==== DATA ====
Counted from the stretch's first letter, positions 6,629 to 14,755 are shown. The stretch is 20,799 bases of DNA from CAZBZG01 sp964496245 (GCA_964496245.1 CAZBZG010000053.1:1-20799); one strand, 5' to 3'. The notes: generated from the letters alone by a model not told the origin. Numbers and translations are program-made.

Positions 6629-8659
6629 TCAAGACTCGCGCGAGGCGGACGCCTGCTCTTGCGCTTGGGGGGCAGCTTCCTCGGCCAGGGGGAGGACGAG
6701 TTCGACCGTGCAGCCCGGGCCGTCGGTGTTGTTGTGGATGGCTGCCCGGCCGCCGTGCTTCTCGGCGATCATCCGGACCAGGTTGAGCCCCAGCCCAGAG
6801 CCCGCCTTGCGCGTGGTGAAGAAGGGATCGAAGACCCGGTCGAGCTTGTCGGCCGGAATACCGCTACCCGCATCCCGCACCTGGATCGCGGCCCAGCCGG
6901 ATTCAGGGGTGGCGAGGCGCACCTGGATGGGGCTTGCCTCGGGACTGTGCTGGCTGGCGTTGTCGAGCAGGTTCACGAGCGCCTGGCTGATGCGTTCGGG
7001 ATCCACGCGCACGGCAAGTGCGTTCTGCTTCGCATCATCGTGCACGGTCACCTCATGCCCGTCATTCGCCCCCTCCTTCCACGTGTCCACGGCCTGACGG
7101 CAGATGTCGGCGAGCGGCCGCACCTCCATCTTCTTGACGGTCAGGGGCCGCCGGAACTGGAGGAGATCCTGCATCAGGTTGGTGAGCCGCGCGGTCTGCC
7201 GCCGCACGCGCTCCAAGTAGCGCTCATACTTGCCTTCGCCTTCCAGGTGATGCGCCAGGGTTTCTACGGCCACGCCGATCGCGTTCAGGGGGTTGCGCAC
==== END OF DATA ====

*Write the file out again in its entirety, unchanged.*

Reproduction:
Counted from the stretch's first letter, positions 6,629 to 14,755 are shown. The stretch is 20,799 bases of DNA from CAZBZG01 sp964496245 (GCA_964496245.1 CAZBZG010000053.1:1-20799); one strand, 5' to 3'. The notes: generated from the letters alone by a model not told the origin. Numbers and translations are program-made.

Positions 6629-8659
6629 TCAAGACTCGCGCGAGGCGGACGCCTGCTCTTGCGCTTGGGGGGCAGCTTCCTCGGCCAGGGGGAGGACGAG
6701 TTCGACCGTGCAGCCCGGGCCGTCGGTGTTGTTGTGGATGGCTGCCCGGCCGCCGTGCTTCTCGGCGATCATCCGGACCAGGTTGAGCCCCAGCCCAGAG
6801 CCCGCCTTGCGCGTGGTGAAGAAGGGATCGAAGACCCGGTCGAGCTTGTCGGCCGGAATACCGCTACCCGCATCCCGCACCTGGATCGCGGCCCAGCCGG
6901 ATTCAGGGGTGGCGAGGCGCACCTGGATGGGGCTTGCCTCGGGACTGTGCTGGCTGGCGTTGTCGAGCAGGTTCACGAGCGCCTGGCTGATGCGTTCGGG
7001 ATCCACGCGCACGGCAAGTGCGTTCTGCTTCGCATCATCGTGCACGGTCACCTCATGCCCGTCATTCGCCCCCTCCTTCCACGTGTCCACGGCCTGACGG
7101 CAGATGTCGGCGAGCGGCCGCACCTCCATCTTCTTGACGGTCAGGGGCCGCCGGAACTGGAGGAGATCCTGCATCAGGTTGGTGAGCCGCGCGGTCTGCC
7201 GCCGCACGCGCTCCAAGTAGCGCTCATACTTGCCTTCGCCTTCCAGGTGATGCGCCAGGGTTTCTACGGCCACGCCGATCGCGTTCAGGGGGTTGCGCAC